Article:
AP Sports Writer
NEW YORK (AP) -- When Mike Redmond was leaving his office in the visitors' clubhouse in Washington on Thursday, he ditched the unopened bottle of champagne that was reserved for celebrating his first win as a major league manager.
Pfft, he thought. Too much pressure.
The three bottles of bubbly he opened at Citi Field on Friday night, though, did the trick just fine.
Redmond toasted with his coaches and owner Jeffrey Loria after the Miami Marlins finally broke out the bats and rode an impressive performance by Alex Sanabia to a 7-5 victory over the New York Mets.
"Pretty cool, obviously," Redmond said. "I knew it wasn't going to be easy, and it wasn't."
Redmond could've been referring to the three losses against Washington that left the Marlins as the only team without a win, or how Miami kept letting New York get close after building a 6-0 lead in the seventh.
"No easy wins in the big leagues," he said. "But for the first one, I will remember it for the rest of my life."
Sanabia (1-0) had been absent from the majors since late in the 2011 season. He pitched six shutout innings, working around six hits, three walks and a hit batter.
Sanabia pitched in the majors for the first time since Sept. 24, 2011, and earned his first win since Sept. 22, 2010, against the Mets. He spent last year in Triple-A and was headed back this season before Nathan Eovaldi and Henderson Alvarez were injured.
"It felt awesome to be back out there on a big league mound. It's been a while," Sanabia said.
Miami took advantage of shortstop Ruben Tejada's error to score five runs in the seventh. The Mets rallied and brought the tying run to the plate a couple of times, but couldn't catch the Marlins in a tricky, swirling wind.
"We've become so accustomed to him making all the plays that it's shocking when he doesn't," Mets manager Terry Collins said.
Greg Dobbs' homer off Jeremy Hefner (0-1) leading off the second gave the Marlins their first lead of 2013 -- and only their second run overall. Miami went 19 consecutive innings to start the year without scoring before Justin Ruggiano homered at Washington on Thursday.
The Marlins were 1 for 20 with runners in scoring position this season before Placido Polanco's two-run single during the big seventh off Greg Burke. Dobbs added a sacrifice fly and Ruggiano and Rob Brantly hit consecutive RBI doubles for Miami in the inning.
"The bats finally came out a little bit tonight," Ruggiano said. "We're going to score runs. We're going to manufacture runs."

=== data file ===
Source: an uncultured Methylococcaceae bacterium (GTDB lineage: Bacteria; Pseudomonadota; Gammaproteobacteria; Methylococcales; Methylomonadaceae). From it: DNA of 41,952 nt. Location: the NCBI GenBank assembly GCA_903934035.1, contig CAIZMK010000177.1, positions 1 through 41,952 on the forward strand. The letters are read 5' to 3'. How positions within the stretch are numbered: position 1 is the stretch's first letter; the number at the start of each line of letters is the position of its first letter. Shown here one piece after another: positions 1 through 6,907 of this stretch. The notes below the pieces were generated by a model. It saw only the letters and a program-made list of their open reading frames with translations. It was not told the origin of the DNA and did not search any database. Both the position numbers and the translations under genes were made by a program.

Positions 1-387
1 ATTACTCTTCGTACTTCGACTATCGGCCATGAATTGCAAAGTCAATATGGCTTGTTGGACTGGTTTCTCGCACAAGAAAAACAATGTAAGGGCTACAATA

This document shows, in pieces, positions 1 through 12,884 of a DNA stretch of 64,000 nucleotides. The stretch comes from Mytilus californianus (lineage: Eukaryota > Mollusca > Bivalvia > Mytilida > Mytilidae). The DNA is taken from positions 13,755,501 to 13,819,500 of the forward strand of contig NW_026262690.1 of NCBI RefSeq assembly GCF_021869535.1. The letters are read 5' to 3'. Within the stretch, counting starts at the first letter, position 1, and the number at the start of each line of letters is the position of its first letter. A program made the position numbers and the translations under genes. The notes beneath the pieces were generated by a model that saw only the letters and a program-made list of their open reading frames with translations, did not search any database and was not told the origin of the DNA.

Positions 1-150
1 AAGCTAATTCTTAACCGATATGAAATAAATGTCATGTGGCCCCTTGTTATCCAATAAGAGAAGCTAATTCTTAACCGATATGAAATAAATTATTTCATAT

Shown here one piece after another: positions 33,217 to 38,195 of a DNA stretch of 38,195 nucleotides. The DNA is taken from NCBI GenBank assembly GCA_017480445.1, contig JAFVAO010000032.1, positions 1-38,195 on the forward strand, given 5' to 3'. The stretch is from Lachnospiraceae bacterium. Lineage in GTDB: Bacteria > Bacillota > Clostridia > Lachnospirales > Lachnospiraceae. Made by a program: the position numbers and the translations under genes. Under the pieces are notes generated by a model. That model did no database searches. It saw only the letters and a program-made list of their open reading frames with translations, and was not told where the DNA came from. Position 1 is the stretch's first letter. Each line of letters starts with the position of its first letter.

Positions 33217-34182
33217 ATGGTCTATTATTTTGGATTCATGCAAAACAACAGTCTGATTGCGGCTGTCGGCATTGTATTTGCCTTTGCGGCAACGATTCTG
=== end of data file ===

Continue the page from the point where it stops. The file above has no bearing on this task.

Miami's bullpen didn't make it easy on Redmond, though. Chad Qualls gave up a three-run homer to Daniel Murphy in the bottom of the seventh.
Murphy came up with the bases loaded and two outs in the eighth against A.J. Ramos but grounded out to second base.
Then, with Miami ahead 7-3 in the ninth, Steve Cishek gave up an RBI double to pinch-hitter Kirk Nieuwenhuis and a run-scoring single to Lucas Duda with one out before finishing off the win.
Redmond was hired after Ozzie Guillen was let go following a disappointing 69-93 season. Redmond, a member of the Marlins' World Series championship team in 2003, took over a club that lost the likes of Jose Reyes, Hanley Ramirez and Josh Johnson since opening day last year.
After the win, he waited on the field until his family could get down to him for some hugs.
"For them to be here and see how much it means to me, it was pretty neat," Redmond said.
The young Marlins looked overmatched during a season-opening series in Washington. To make matters worse, first baseman Casey Kotchman was injured and placed on the disabled list Friday. Redmond had four players with little experience at the position during a workout before batting practice -- the four shared three gloves while fielding grounders.
Dobbs got the start at first and made several nice plays.
Hefner was tabbed for the Mets' rotation after Johan Santana was unable to pitch in spring training. Santana then had a second shoulder surgery in 31 months and will miss the entire season. Hefner yielded five hits and a run in six innings, using a mixture of speeds and pitches.
"We're a resilient bunch and we're not ever going to give up," he said. "I was just hoping to keep them close and we did come back, but we just didn't have enough outs."